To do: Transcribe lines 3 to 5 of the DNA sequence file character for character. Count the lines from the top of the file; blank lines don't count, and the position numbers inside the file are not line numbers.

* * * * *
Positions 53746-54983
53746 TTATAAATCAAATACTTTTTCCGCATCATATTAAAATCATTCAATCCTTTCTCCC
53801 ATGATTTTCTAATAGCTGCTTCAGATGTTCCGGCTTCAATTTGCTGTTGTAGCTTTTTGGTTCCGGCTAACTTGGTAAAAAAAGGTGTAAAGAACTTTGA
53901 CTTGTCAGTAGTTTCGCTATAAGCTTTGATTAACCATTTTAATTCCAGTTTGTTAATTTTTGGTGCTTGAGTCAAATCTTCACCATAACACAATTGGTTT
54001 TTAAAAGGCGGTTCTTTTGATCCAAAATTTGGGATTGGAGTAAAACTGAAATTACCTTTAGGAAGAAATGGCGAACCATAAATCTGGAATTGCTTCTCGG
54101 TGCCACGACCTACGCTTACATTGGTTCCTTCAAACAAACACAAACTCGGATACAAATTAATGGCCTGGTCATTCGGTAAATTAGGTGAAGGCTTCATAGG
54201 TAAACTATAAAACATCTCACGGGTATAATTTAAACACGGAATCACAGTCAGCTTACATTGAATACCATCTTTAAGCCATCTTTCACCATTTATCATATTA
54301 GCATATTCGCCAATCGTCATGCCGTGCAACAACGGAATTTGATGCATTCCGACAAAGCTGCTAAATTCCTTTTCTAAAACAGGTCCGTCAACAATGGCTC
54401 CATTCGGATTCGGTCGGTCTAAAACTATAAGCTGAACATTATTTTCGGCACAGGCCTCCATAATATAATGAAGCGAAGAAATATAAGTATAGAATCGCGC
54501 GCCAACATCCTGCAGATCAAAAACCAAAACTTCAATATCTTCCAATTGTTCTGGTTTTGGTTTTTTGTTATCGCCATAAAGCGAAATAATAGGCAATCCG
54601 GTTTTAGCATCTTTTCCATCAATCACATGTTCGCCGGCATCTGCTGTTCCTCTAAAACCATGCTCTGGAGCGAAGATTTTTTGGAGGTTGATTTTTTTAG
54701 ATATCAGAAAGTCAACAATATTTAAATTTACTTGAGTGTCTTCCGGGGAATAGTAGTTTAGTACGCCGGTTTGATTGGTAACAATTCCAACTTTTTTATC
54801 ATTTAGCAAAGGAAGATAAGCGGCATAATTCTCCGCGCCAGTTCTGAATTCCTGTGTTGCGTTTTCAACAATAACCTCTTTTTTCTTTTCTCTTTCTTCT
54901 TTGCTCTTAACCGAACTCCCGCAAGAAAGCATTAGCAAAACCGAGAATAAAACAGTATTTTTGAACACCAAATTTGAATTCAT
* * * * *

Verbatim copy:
53801 ATGATTTTCTAATAGCTGCTTCAGATGTTCCGGCTTCAATTTGCTGTTGTAGCTTTTTGGTTCCGGCTAACTTGGTAAAAAAAGGTGTAAAGAACTTTGA
53901 CTTGTCAGTAGTTTCGCTATAAGCTTTGATTAACCATTTTAATTCCAGTTTGTTAATTTTTGGTGCTTGAGTCAAATCTTCACCATAACACAATTGGTTT
54001 TTAAAAGGCGGTTCTTTTGATCCAAAATTTGGGATTGGAGTAAAACTGAAATTACCTTTAGGAAGAAATGGCGAACCATAAATCTGGAATTGCTTCTCGG